The diesel roar of a delivery van headed down the street is about to become another relic of a bygone era as Ford has announced it will begin delivering electric Transit delivery vehicles in the U.S. in 2022. If you live in Europe, the news is better, as e-Transits should arrive next year, a move announced to little fanfare last year.
So far, tech specs and pricing have not been specified, but expect the electric Transit vans to be expensive up front. Ford says configurations will include a cargo van, a cutaway, a chassis cab, three roof heights and three body lengths, and a lot of tech built in for fleet managers. And while the latest Tesla or Ford’s upcoming Mach E offerings make for better headlines, it’s the mundane urban workhorse – the lowly delivery van – that will likely goose EV adoption rates in the United States and around the world, and for good reason.
That reason? Operating costs, of course. Delivering anything, from mail to a Cuisinart to a big new TV, requires the operation of a delivery vehicle these days (at least until the drone thing gets figured out), and the cheaper you can make that part of the equation, the more money you can put in your pocket. Even in a worst-case cost-of-electricity scenario, an electric car cost roughly half as much to fuel as a gasser, and in some places, much, much less than half. That number right there has the attention of any business operating one or more gas-powered urban delivery vehicles, and that’s to say nothing of what will likely be a much less expensive upkeep and repair regimen over the life of the vehicle – which has the potential to be longer than the average gasser, barring any major crashes along the way. And since vans work in urban environments for the most part, owners can expect maximum range from batteries since the urban grind is where electric vehicles have the best operating range.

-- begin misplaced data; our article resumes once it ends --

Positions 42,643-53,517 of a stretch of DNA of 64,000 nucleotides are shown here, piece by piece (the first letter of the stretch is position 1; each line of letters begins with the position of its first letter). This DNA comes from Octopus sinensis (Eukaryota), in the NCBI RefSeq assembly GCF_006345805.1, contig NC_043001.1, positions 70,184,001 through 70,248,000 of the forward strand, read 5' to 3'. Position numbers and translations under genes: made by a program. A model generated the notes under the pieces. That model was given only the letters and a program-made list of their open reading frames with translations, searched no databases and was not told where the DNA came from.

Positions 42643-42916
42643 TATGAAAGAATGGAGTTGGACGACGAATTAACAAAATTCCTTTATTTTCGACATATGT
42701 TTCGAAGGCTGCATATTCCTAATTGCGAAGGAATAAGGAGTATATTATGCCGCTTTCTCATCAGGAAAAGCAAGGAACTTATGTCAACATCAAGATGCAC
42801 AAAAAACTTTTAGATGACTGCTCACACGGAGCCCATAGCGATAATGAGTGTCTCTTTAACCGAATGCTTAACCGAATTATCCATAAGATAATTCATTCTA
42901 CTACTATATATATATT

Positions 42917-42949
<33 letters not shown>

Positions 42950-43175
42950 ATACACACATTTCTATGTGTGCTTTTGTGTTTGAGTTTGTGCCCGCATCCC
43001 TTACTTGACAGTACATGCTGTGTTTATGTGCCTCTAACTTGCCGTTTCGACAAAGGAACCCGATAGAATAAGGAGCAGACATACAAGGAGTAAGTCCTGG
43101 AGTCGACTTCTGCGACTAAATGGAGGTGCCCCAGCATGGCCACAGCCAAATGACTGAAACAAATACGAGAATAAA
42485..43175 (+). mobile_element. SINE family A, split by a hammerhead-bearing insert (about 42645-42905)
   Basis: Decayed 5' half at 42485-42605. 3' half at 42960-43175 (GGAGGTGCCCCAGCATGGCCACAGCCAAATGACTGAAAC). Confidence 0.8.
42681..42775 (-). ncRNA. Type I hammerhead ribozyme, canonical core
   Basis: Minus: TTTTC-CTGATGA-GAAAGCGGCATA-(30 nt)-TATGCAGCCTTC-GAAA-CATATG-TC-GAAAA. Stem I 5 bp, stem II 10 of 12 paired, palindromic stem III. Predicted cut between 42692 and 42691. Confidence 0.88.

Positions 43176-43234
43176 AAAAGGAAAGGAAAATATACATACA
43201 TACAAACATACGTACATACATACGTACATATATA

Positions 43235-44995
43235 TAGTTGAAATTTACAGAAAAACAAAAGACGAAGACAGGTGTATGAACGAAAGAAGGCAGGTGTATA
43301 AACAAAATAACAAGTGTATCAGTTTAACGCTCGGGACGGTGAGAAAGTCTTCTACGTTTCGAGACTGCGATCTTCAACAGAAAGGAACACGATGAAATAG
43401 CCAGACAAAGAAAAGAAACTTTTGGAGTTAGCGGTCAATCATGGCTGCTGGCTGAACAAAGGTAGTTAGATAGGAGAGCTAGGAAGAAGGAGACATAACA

The other advantages electric delivery vans will have over their gas-fueled forebearers (if Ford and other van makers are smart about it) may include an easy upgrade path for new batteries, and simplified repair and servicing. Gas engines and transmission have parts numbering in the thousands; electric vehicles often cut that figure to several dozen, opening the door to possible self-service of repairs, another money saver. Vans also have a lot of acreage on their roofs, so it’s not unlikely that a solar panel installation (perhaps as an option from the OEM) could offset charging costs over time, especially if the vans sit outside for any appreciable time while not under operation.
Amazon may have led the way with their gigantic order of 100,000 electric delivery vans by startup Rivian (who has yet to make a single production-series vehicle), so it looks like Ford could get their electric Transit machines on the road – at least in Europe – ahead of their rival/frenemy, even though Ford is invested in that rival. Ford’s announcement did not make mention of any involvement with Rivian in the production of the Transit e-vans.
Finally, while sedans and SUVs are the current offerings in the electric vehicle sphere, digital nomads have been clamoring for an electric solution to their traveling itch, and if Ford offers a highway-capable model with some decent range, they could find buyers whose “business” is kitting the vans out for travel and leisure.
Despite the Transit announcement, Ford is a bit behind the curve, as Mercedes already offers an electrified version of their popular Sprinter van and Nissan announced their smaller e-NV200 electric van back in 2017. Other players are expected to join the van fray soon.